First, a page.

Puget Sound Piano Trio: Jacobsen Series Concert

April 7, 2017

Music by Beethoven, Shostakovich, Tower;
2 p.m. Sunday, April 23

TACOMA, Wash. – Chamber music that is at times otherworldly, at times tragic, and at times deliciously liberating will be performed by the Puget Sound Piano Trio in their first Jacobsen Concert of the year.

The program of works by Ludwig van Beethoven, Dimitri Shostakovich, and Joan Tower will be performed by a trio that has evolved over more than 30 years, as virtuoso players of one decade have retired from University of Puget Sound’s School of Music and new celebrated artists have stepped into their shoes. The group includes pianist Tanya Stambuk, violinist Maria Sampen, and cellist Alistair MacRae.

The Puget Sound Piano Trio concert will be held Sunday, April 23, at 2 p.m. in Schneebeck Concert Hall. Ticket information and a map of campus are below. Ahead of the performance, music lovers can get a taste of what is to come by listening to the trio on KING FM radio’s NW Focus LIVE show on Friday, April 21, at 8 p.m.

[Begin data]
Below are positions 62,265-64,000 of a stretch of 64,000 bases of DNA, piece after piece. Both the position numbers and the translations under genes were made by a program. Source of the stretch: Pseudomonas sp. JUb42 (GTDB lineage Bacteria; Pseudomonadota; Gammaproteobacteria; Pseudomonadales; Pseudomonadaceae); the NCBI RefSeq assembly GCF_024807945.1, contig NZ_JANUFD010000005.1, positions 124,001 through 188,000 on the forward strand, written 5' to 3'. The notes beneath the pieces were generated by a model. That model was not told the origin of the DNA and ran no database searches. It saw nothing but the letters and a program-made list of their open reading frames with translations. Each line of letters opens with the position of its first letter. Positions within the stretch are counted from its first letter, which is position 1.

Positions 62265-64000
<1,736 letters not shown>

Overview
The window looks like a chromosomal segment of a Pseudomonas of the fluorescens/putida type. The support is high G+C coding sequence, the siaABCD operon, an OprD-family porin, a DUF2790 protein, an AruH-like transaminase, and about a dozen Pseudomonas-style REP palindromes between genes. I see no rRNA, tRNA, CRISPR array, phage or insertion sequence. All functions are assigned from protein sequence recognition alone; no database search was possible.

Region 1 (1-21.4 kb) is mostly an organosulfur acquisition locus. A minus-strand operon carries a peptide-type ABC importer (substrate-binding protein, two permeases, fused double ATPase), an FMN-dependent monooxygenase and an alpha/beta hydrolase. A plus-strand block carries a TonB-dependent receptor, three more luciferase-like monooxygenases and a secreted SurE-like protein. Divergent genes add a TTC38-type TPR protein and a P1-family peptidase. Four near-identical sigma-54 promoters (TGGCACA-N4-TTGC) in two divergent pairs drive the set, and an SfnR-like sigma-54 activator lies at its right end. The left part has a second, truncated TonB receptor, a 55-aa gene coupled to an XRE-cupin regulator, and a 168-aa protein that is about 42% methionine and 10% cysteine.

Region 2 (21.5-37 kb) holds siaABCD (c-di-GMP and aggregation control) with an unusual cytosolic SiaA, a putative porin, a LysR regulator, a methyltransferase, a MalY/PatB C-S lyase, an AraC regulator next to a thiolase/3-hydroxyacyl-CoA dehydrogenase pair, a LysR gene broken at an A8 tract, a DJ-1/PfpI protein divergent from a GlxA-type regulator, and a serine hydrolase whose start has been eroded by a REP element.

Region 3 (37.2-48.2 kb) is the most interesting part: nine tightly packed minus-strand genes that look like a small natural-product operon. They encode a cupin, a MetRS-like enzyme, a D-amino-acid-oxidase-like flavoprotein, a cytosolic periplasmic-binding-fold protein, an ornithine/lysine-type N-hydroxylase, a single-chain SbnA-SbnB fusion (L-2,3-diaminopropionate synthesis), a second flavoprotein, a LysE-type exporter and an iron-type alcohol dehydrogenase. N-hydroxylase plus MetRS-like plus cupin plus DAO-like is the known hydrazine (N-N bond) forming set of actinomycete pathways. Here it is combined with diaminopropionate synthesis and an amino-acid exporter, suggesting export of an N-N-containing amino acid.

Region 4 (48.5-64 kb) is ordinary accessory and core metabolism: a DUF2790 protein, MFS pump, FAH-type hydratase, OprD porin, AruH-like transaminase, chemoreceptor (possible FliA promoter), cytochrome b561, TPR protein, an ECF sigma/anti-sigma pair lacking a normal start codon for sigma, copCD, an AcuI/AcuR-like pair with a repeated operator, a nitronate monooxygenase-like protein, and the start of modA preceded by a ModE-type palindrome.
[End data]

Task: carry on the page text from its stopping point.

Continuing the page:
The Sunday afternoon program on campus will be anchored by two of the central pillars of piano trio literature, representing the 19th and 20th centuries, respectively: the Beethoven "Ghost" Trio in D Major, Opus 70, No. 1 and Shostakovich's iconic Piano Trio No. 2 in e minor, Opus 67. The third piece on the program, Joan Tower's Big Sky, stands at the doorstep to the 21st century.

The "Ghost" Trio takes its nickname from the ominous and otherworldly quality of the slow movement. While the name was not bestowed by Beethoven himself, there is evidence that the German master was thinking of the dramatic and supernatural themes in the plays of Shakespeare as he wrote the music. The piece is emblematic of Beethoven's middle period, drawing upon the structure and vigor of the classical era, as well as the intensity and inspiration of Beethoven’s developing romanticism.